'Sonic Logos' may most commonly be associated with text notifications, and the turning on of computers, but the reality that this kind of audio branding is prevalent throughout almost every commercial industry. Here we scrutinize what exactly sonic branding is, and how it's been used successfully in the past.
Guest post by Evan Zwisler of Soundfly's Flypaper
Have you ever thought about why your text message notification sounds the way it does? Companies like Apple and Samsung spend huge amounts of money and time making sure that the sounds you associate with their products — be they message notifications or the sound your computer makes when it powers on — make you want to use these products even more.
But it’s not just for tech applications, sound identities pop up in “sonic logos,” advertising [jingles], sonic design motifs, and even playlists, as ways for companies of all kinds to connect on a deeper, emotional level with their customer base. And brands pay good money for artists to create these sounds! If you’re able to create electronic sounds and plenty of them, it’s not a bad idea to start building a portfolio and pitching to agencies.
I sat down with audio branding expert Mikey Ballou, who co-runs the digital creative agency Apostrophe 3, to find out more about why a musician like me might be interested exploring this territory.
But, first, a definition.
What Is Sonic Branding?
Ballou shares his definition: “Sonic branding is the strategic use of music and sound to help reinforce brand recognition and enhance the consumer experience.” Think about the Microsoft Windows startup sound (famously designed by Brian Eno) or the XBox’s sound logo below. They’re not jingles or songs at all — they’re small, powerful pieces of sound that are associated closely and identifiably with that brand’s values.
“Developing strategy based around sound helps to influence the relationship a customer has with a brand, and keeps the customer engaged,” he explains further.
“Consider the idea that every customer will have a multi-sensory experience when they buy — they see, they touch, they smell, and sometimes they taste. The listening component (when combined with the other senses), will ideally evoke new memories and feelings for the customer.”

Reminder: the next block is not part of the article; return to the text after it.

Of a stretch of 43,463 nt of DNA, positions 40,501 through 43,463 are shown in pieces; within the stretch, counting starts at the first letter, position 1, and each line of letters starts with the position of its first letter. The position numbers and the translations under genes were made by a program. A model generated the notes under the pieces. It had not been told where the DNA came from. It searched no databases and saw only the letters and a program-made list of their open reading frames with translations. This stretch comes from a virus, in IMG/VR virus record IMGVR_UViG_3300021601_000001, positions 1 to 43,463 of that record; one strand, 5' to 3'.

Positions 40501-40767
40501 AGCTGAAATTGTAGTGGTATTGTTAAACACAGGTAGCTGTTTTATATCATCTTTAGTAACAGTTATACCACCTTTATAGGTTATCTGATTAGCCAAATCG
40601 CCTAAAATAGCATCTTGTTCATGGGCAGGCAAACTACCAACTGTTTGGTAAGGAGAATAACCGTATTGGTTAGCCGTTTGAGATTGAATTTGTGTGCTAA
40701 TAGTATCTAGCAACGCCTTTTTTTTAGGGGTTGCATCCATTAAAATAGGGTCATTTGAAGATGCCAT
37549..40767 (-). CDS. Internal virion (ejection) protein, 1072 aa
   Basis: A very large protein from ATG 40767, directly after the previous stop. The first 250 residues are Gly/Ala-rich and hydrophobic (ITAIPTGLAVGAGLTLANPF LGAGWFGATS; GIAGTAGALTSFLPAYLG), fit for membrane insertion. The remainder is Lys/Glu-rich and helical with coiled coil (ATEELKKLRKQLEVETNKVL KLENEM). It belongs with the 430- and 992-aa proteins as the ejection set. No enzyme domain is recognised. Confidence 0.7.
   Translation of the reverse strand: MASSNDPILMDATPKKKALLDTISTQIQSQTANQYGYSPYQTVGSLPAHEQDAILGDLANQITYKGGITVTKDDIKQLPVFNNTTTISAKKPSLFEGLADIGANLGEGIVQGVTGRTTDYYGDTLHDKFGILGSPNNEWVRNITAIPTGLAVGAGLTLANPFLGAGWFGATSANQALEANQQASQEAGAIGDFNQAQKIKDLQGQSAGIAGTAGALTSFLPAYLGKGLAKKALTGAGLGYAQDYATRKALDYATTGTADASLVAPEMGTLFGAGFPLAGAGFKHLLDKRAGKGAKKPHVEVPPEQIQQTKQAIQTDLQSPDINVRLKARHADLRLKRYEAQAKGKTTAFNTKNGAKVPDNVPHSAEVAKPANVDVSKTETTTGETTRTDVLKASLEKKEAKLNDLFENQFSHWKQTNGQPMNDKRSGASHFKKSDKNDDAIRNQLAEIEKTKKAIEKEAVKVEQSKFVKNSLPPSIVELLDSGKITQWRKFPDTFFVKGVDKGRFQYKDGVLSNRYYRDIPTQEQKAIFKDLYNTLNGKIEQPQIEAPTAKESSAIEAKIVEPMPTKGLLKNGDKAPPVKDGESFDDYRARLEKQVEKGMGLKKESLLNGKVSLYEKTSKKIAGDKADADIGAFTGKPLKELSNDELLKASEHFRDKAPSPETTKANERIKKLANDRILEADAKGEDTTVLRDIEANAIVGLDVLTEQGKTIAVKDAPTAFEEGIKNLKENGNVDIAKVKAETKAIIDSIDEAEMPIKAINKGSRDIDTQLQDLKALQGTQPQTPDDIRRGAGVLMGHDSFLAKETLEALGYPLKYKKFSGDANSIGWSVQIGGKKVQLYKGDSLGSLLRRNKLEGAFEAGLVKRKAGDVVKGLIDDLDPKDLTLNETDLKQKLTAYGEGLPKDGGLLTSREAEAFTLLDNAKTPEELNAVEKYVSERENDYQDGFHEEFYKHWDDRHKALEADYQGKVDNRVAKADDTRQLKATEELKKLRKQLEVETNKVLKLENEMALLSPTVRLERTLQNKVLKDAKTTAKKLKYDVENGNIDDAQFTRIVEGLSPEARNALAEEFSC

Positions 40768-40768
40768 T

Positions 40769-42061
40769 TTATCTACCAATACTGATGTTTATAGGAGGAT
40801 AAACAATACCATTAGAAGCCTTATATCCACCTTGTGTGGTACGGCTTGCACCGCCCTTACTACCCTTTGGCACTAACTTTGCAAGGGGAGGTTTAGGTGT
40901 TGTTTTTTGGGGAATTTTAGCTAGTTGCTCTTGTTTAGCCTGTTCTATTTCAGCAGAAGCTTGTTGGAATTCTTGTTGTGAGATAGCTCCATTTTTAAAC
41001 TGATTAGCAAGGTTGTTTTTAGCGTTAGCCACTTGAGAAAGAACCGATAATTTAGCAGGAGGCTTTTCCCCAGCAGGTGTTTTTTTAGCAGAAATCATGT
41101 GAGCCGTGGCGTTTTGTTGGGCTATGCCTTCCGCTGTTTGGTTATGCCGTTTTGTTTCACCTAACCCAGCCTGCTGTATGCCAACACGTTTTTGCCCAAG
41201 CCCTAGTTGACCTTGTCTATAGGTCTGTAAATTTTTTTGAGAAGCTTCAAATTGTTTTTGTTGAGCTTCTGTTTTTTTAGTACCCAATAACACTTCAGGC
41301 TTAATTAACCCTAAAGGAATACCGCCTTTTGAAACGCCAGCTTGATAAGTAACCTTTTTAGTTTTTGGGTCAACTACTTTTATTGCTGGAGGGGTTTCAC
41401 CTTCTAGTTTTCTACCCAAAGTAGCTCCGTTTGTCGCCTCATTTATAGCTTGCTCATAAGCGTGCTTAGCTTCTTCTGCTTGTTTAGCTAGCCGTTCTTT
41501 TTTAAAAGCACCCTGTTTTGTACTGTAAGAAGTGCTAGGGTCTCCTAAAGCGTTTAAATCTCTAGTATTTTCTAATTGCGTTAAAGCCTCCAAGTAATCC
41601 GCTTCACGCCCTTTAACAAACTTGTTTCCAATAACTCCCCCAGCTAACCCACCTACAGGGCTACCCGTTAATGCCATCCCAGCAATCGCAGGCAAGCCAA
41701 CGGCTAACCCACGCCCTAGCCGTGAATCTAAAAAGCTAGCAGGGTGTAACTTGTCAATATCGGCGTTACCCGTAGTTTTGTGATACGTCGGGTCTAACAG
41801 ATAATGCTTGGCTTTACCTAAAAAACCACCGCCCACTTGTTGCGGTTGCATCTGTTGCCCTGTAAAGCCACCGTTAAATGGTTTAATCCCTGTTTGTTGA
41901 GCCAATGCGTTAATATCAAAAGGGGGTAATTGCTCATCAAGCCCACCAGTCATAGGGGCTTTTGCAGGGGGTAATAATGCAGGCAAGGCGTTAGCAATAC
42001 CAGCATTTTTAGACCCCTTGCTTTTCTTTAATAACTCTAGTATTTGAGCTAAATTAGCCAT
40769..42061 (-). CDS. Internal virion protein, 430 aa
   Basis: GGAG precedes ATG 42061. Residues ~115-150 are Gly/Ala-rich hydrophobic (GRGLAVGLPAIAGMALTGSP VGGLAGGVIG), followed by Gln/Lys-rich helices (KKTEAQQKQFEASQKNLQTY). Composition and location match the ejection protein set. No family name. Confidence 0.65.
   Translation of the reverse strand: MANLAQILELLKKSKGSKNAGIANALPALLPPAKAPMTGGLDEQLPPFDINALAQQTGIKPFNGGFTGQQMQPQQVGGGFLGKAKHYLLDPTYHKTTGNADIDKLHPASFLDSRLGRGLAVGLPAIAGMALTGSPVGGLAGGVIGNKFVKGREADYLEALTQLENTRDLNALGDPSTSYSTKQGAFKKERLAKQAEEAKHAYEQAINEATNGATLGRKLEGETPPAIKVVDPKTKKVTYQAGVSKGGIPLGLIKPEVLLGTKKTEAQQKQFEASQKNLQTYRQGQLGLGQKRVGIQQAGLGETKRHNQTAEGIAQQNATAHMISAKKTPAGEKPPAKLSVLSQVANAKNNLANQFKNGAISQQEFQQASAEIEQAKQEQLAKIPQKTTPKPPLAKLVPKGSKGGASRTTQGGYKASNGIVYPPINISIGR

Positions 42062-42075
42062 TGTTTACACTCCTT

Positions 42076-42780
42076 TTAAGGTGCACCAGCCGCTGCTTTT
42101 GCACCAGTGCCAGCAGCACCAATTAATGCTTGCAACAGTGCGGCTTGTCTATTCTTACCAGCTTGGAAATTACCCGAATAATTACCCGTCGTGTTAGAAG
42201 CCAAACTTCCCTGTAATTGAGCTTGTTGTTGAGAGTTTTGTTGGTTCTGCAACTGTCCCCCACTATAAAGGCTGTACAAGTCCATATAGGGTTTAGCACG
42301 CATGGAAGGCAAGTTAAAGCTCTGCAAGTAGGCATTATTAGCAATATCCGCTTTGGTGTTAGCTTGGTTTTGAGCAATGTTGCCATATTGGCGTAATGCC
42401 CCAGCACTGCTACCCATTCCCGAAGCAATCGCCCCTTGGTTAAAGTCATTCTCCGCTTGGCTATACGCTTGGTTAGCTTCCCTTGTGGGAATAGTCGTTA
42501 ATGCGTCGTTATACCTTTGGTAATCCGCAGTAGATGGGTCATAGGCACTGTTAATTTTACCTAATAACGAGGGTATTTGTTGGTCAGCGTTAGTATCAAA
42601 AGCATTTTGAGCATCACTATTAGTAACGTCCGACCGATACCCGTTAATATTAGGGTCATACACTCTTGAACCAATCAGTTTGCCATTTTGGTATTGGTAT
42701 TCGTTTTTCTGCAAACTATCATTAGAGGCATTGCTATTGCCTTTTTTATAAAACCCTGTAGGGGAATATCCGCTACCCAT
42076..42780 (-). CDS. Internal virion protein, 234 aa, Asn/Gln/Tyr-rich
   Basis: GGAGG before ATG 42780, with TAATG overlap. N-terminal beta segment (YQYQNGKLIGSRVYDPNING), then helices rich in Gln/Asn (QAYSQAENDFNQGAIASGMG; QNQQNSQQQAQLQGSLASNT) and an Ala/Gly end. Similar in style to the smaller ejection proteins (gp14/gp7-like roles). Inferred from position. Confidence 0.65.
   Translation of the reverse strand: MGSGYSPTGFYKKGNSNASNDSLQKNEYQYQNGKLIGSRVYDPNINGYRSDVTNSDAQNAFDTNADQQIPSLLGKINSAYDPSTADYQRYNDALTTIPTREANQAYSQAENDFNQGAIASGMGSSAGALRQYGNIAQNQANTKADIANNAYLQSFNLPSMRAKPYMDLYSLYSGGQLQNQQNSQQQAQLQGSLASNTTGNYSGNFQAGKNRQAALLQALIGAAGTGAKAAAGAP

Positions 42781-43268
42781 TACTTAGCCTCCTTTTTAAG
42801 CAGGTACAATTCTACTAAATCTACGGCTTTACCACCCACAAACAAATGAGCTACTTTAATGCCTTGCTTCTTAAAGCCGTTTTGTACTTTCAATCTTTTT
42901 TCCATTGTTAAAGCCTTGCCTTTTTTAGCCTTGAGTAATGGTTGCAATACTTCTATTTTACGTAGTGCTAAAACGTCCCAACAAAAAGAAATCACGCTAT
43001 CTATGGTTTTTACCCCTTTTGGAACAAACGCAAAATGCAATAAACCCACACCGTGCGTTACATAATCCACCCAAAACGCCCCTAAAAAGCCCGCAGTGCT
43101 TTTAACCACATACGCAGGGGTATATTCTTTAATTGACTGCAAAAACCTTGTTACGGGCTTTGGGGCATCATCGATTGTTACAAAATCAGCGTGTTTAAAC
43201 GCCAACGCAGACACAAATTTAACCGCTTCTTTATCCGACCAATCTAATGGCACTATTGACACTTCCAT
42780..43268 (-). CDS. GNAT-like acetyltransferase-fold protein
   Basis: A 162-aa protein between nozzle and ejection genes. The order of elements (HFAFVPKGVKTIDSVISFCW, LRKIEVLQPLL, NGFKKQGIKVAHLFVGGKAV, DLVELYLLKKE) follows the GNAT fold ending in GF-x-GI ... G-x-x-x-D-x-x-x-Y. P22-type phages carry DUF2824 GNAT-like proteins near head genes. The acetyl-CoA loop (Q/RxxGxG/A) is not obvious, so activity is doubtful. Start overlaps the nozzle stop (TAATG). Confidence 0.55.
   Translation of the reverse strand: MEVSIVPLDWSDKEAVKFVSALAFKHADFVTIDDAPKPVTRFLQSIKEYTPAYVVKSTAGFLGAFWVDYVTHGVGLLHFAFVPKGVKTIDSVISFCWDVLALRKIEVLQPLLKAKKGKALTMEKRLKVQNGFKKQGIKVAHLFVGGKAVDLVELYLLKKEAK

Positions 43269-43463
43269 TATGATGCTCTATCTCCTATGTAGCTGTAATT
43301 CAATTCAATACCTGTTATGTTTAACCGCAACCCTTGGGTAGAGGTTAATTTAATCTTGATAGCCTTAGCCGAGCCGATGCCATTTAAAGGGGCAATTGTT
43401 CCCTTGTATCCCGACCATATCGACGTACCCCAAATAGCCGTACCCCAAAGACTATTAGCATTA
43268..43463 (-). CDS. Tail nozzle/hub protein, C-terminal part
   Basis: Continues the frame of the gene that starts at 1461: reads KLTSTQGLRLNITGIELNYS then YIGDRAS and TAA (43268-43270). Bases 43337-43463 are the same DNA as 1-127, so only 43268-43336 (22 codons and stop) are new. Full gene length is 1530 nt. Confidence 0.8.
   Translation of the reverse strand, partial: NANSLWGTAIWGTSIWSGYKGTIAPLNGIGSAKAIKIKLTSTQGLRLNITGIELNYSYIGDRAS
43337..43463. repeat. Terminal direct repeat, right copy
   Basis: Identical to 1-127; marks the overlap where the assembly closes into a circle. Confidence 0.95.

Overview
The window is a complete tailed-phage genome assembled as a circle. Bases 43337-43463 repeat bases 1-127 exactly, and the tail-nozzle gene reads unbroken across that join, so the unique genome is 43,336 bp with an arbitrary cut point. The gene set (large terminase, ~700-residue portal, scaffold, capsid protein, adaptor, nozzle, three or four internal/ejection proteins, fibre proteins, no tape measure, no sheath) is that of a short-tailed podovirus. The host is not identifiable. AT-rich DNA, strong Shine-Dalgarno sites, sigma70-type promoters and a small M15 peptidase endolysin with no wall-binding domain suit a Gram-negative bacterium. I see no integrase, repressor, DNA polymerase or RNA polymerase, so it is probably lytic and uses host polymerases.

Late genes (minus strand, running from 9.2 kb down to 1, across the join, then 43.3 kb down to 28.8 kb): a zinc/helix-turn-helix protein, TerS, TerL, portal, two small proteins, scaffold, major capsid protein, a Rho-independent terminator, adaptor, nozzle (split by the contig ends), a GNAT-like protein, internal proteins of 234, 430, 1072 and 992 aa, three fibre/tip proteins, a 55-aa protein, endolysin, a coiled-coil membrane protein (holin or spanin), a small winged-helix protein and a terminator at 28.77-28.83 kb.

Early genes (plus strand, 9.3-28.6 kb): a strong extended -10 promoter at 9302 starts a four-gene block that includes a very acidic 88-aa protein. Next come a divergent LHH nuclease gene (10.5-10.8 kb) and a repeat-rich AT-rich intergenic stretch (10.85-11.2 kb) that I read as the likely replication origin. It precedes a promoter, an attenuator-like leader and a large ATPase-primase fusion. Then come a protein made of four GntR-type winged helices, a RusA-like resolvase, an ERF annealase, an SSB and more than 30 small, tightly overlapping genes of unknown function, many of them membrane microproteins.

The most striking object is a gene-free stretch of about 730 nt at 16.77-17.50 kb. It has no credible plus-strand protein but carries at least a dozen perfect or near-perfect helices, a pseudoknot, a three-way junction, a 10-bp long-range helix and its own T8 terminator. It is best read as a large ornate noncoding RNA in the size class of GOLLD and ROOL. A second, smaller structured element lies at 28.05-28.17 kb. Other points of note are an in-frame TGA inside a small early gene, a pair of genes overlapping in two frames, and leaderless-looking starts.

Sound also contextualizes a brand’s message.
Think about how the music and sound that accompany Darth Vader in Star Warsimmediately tell you a story (a story within a story) about how to feel about the character. Sonic branding is often a huge part of a company’s promotional strategy, because the power of music and sound transcends language. It communicates via emotion and feeling, as opposed to the way that image and text serve to convey factual information; so sound can often be more enduring than a visual image.
Practically speaking, if you’re hired to work on a company’s sonic brand, you’ll need to be able to take the vague concepts central to that brand’s values and translate those into musical qualities. It may only be 3 or 4 notes, or a particular chord that resonates with the average listener, or it could even be nested primarily in the timbral identity of the track. (We can help with some of that, too!)
You may have to be able to provide a number of stylistic versions of your track, as well, like a samba or trap or polka version, and you may be asked to write something that emulates a specific artist, if asked. Often, the finished product will be a collection of clips and motifs that can be used throughout an ad campaign to express the dynamic boundaries of the campaign.
Ballou describes his own process as such:
“Usually an agency will provide a creative brief of what a client will want, and a composer will accommodate it as best as they can. If I develop a brief myself, I research the brand history, consumer demographics, and the geographical territories where the brand has its strongest influence, and overall goals of the campaign.”